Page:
One of the talks was by Olga Buraya-Kefelian who talked about her knitting career and her journey through creating 3D textures and shapes with a Japanese influence. I had known of some of Olga’s designs but I wasn’t sure if her designs would be for me. But her talk was THE thing I kept talking about with my knitting friends.

2 knitting friends from the local community also saw her talk and were as fascinated as me by her Boko Boko Cowl and decided to organise a knit along.

Like I tend to do I had some ideas but decided to try and put my own spin on this pattern and see if I can use a lovely gradient of Brooklyn Tweed Arbor that I had in my stash already. This yarn is DK and as it is not too tightly spun I added in the recommended fine laceweight yarn with some steel content to help the spikes keep their shape.

The pattern is relatively simple. The trickiest bit was holding the lace weight steel yarn and not dropping it, as it did not always like to behave like the other yarn.

Once you have the pattern memorised it is a very quick satisfying knit. Not as boring as stockinette but also not too challenging for TV. And you are creating a cool 3D texture.

The yarn:

I used Brooklyn Tweed Arbor for the first time and really enjoyed knitting with it. The colours were great and the yarn never split. The twist seems to help bring out the lovely texture and ridges created by the yarn overs and decreases. It feels soft but not like merino, there is a slight sturdiness to it.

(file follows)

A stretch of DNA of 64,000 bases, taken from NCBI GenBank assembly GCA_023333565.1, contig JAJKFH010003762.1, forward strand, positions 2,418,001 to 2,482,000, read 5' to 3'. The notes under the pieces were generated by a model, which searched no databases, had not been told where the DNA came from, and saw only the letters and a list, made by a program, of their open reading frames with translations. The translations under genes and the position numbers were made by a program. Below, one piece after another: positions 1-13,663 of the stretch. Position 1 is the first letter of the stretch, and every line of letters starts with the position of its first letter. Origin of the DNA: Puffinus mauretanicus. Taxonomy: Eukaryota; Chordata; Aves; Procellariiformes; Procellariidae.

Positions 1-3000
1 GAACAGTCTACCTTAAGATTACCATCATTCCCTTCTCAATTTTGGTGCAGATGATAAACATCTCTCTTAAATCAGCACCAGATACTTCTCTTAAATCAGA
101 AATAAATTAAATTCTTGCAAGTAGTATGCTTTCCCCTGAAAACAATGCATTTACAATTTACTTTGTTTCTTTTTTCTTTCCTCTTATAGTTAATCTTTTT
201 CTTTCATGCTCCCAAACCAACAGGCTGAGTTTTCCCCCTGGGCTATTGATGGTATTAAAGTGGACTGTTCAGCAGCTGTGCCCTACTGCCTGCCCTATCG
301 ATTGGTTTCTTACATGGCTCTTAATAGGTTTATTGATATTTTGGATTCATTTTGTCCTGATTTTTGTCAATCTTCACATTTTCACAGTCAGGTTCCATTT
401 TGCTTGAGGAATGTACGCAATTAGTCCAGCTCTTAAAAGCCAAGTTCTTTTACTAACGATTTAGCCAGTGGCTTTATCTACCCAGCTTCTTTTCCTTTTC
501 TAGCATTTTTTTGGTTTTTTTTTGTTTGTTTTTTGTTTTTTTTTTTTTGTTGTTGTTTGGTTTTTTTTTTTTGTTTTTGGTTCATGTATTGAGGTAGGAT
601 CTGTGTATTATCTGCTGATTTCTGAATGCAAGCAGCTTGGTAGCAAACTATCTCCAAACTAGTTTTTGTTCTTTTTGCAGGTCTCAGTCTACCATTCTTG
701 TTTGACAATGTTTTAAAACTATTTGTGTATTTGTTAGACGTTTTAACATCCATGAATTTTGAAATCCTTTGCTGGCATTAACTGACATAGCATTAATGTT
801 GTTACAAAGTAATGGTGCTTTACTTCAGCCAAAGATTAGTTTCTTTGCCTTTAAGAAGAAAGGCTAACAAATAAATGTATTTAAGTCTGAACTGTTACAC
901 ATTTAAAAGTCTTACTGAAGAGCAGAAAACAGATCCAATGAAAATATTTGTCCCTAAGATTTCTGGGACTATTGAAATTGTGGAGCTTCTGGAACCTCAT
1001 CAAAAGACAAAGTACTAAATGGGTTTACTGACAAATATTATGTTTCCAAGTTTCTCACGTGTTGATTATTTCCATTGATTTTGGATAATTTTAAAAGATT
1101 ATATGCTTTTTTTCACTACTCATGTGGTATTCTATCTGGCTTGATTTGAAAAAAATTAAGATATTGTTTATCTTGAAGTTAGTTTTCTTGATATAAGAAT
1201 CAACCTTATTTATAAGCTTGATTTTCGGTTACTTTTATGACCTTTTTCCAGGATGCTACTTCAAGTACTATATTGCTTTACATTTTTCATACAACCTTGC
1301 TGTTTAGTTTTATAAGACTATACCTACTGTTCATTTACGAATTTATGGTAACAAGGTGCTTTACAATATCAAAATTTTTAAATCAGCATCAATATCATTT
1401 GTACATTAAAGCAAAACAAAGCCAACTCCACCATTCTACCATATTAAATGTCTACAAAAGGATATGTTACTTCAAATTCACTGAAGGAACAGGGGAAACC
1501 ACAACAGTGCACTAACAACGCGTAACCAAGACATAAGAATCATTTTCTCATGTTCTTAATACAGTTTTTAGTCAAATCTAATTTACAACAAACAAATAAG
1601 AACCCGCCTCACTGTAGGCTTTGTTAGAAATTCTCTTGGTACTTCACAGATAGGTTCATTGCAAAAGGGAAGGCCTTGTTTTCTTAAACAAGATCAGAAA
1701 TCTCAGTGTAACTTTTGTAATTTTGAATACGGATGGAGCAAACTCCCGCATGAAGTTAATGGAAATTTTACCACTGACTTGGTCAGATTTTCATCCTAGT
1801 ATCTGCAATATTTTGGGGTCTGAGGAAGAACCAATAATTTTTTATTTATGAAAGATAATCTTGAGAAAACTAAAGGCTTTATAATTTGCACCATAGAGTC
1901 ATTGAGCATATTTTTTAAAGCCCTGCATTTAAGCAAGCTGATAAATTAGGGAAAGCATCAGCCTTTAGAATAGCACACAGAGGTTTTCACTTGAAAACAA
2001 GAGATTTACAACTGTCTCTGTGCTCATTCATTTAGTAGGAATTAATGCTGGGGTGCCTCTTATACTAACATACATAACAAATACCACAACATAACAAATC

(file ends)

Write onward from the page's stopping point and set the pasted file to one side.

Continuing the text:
The other yarn I used was the Habu textiles steel wrapped silk yarn. I decided to use a golden colour to match most of the colours throughout and I like the subtle shine it gives the finished piece. Holding it alongside the DK yarn was a bit tricky in places but otherwise it was fine to knit with.

My Mods:

  1. Less repeats of each row and hence smaller spikes due to amount of yarn I had
  2. Multicolour cowl – over 6-8 rows I would alternate colours to fade in the next colour
  3. I didn’t pay attention to how many repeats I should do of the full pattern, just knitted til my yarn ran out
  4. Used DK yarn
  5. Made a size between small and medium